is apparent, therefore, that with this construction the distributing head can be utilized in any position.

FIG. 5 illustrates an embodiment wherein the head is a gun-type of component capable of being held by the operator. In this case the conduit 23 is connected to a conduit 50 which extends through the gun-type of dispenser. As is shown at the right of FIG. 5, the conduit 50 opens into an annular groove 51 formed at the exterior of a tubular element 52 which is secured in the gun-type of dispenser in any suitable way. A nozzle 53, corresponding to nozzle 27, slides within this tubular element 52. A ball valve 54, substantially similar to the ball valve 37, normally closes an aperture 55 formed in the tubular element 52 and serves to connect the annular chamber 51 with the bore 56 of the nozzle. This bore 56 of course extends to the exterior of the nozzle through a small nozzle outlet as was the case with the embodiment of FIG. 4.

In connection with the nozzle of FIG. 5, the nozzle 53 is urged by a spring 57 toward a slidable push member or wire 58 which engages a head 61 against which the spring 57 presses, this head 61 being fixed to the inner or upper end of the nozzle 53. The pusher 58 is encased within a sheath 59, forming a Bowden cable, and, as shown at the lower part of FIG. 5, when the trigger 60 is turned in a clockwise direction, as viewed in FIG. 5, the inner wire 58 of the Bowden cable'assembly will be pushed within its sheath so as to cause the nozzle 53 to be depressed in opposition to the force of the spring 57. In this way the molten adhesive'will discharge from the nozzle as described above in connection with FIG. 4.

Thus it will be seen that with the invention there is a reservoir means 1 defining the chamber 6 for the hotmelt adhesive as well as the premelting chamber 5 separated from chamber 6 by the wire filter 4 which includes additional heating wires. The hot-melt adhesive is delivered to the desired location by way of the nozzle means 24 which includes the housing of FIG. 4 or FIG. 5 together with the combined nozzle and valve unit which is shifted in its entirety with respect to the housing in order to open or close the flow of hot-melt adhesive to the outlet of the nozzle. In the case of FIGS. 3 and 4, the combined nozzle and valve unit is shifted in its entirety in an electrical manner by way of the solenoid 25 while in FIG. 5 the combined nozzle and valve unit is shifted in its entirety as a result of manual operation of elements 58-60. Thus in FIGS. 3 and 4 there is an electrical means for shifting the combined nozzle and valve unit from its closed to its open position while I in FIG. 5 there is a manual means for shifting the combined nozzle and valve unit from its closed to its open position, with the unit being returned in each case to its closed position by way of a spring means. The nozzle means can be movedfabout as desired as a result of the flexible hose 23 which forms part of a supply means for supplying the hot-melt adhesive from the reservoir means 1 to the nozzle means 24. This supply means includes not only the flexible hose 23 but also the pump means 7 which serves to urge the hot-melt adhesive continuously toward the nozzle means 24 so that whenever the combined nozzle and valve unit is shifted to its open position there will be an immediate discharge of hot-melt adhesive. In order to maintain this constant readiness to supply hot-melt adhesive during operation of the device, the pump means is operatively connected on the one hand with the adjustable relief valve means 10 and on the other hand the suction and delivery portions of the conduit 8 leading to and from the pump means 7 are interconnected by the parallel-connected conduit 8A which includes the over-pressure valve 9. Furthermore, it is to be noted that all of the supply means except the flexible hose 23 is situated within the chamber 6 of the reservoir means 1.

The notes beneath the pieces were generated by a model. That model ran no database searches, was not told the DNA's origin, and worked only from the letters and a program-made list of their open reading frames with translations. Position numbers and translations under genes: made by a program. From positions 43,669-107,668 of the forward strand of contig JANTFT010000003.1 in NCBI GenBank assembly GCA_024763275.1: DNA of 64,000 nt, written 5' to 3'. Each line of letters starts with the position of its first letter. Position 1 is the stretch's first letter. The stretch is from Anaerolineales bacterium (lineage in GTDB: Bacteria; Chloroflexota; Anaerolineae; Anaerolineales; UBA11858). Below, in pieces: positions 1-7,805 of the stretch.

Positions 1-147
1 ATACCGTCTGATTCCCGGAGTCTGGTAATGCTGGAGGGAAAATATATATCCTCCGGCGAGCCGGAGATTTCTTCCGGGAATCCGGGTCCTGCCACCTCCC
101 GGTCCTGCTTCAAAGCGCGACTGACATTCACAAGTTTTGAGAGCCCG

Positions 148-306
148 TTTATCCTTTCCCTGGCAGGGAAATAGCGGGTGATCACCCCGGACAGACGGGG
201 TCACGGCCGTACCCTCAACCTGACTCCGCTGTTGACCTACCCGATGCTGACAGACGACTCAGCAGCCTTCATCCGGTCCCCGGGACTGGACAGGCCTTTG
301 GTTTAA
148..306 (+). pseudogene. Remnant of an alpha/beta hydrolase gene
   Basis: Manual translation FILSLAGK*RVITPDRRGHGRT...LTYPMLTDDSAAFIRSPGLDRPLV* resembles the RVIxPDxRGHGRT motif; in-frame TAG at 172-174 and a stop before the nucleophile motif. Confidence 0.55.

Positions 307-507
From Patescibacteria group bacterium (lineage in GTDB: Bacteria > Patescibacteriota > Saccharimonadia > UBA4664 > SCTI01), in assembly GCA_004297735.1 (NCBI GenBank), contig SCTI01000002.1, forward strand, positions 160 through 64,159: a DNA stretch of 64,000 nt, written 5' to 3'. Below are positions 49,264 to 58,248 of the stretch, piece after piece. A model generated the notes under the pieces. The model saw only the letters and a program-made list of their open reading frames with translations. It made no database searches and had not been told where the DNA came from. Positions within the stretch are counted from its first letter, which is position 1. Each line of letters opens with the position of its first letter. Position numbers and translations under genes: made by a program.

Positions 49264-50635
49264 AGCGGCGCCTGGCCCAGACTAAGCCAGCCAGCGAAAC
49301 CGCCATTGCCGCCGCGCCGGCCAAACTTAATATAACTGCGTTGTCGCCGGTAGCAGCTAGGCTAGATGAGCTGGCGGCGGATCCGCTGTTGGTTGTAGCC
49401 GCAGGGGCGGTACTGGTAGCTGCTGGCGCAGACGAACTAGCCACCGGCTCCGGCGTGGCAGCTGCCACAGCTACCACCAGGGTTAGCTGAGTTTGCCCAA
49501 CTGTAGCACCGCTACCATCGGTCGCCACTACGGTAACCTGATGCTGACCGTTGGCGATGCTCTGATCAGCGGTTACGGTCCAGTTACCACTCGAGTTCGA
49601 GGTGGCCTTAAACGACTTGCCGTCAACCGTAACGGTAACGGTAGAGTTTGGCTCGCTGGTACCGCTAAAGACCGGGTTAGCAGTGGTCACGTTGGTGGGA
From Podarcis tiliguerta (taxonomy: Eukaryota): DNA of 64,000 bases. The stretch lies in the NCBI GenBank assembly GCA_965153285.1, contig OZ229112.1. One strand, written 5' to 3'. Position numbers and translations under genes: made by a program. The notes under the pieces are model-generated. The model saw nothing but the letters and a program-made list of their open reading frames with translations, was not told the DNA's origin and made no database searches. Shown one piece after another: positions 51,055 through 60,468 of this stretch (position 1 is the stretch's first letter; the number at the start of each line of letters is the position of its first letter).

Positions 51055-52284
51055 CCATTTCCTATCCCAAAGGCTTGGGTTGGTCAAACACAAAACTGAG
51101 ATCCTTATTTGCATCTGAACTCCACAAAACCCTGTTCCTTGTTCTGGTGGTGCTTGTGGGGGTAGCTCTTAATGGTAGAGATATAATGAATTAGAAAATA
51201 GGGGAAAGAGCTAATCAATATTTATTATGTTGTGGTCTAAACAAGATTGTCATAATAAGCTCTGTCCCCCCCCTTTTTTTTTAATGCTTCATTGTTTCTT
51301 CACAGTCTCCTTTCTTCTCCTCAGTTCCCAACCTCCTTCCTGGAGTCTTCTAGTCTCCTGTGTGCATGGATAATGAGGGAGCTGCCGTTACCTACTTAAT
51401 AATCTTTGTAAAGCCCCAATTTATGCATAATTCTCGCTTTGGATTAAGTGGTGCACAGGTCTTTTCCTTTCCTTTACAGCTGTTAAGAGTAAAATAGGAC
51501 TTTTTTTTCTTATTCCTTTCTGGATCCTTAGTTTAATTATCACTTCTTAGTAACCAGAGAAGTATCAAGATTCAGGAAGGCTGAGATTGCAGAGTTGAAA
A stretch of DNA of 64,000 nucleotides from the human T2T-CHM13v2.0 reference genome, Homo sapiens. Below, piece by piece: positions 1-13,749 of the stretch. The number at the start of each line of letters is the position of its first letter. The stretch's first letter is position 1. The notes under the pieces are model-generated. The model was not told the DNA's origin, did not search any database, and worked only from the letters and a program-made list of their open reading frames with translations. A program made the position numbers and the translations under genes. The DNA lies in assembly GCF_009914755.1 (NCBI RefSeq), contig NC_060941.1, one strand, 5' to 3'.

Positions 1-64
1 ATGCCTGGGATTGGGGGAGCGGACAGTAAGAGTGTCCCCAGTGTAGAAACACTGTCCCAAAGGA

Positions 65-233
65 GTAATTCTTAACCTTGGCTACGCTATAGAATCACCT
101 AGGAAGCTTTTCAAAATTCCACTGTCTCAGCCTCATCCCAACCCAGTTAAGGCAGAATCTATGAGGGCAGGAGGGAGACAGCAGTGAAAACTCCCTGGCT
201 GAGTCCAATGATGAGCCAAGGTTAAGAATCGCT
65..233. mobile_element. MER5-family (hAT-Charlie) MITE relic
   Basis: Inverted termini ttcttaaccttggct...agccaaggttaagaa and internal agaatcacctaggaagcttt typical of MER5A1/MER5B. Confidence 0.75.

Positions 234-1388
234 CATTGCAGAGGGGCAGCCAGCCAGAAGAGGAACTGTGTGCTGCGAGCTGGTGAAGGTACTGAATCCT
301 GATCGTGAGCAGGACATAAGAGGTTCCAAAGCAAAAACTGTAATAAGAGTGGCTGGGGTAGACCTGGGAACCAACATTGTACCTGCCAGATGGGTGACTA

Although only two embodiments of the invention have been described, those skilled in the art can now readily devise many changes and modifications, all of which are intended to be within the scope of the invention.

According to a further feature of the invention, while one gear of the pump is carried by a shaft, the other gear thereof is mounted in a floating manner within the pump chamber.

What I claim is:

l. A device for distributing a hot-melt adhesive, comprising reservoir means defining an interior chamber for containing a supply of hot-melt adhesive, nozzle means for applying the hot-melt adhesive to a desired location, and supply means communicating on the one hand with said chamber and on the other hand with said nozzle means for continuously urging the hot-melt adhesive to flow from said reservoir means to said nozzle means, said supply means including a flexible hose operatively connected with said nozzle means so that the latter may be freely moved with respect to a surface to which the hot-melt adhesive is distributed, said nozzle means including a housing, a combined valve and nozzle unit shiftable with respect to said housing between a closed position preventing the adhesive from issuing from said nozzle means and an open position opening said nozzle means to permit the adhesive to be distributed by said nozzle means, spring means urging said unit to its closed position, and means operatively connected with said nozzle means for shifting said unit in opposition to said spring means from said closed to said open position thereof.

2. The combination of claim 1 and wherein a manually operable means is operatively connected with said nozzle means for operating the latter.

3. The combination of claim 1 and wherein an electrical means is operatively connected with said nozzle means for operating the latter. 4. The combination of claim 1 and wherein said supply means includes a pump for continuously urging the adhesive to flow from said chamber to said nozzle means and a pressure-relief valve means communicating with the outlet of said pump and with said reservoir means for returning adhesive to said reservoir means when a given pressure at the outlet of said pump is exceeded, said pump and said pressure-relief valve means both being situated in said interior chamber of said reservoir means at an elevation low enough to be immersed in a supply of hot-melt adhesive.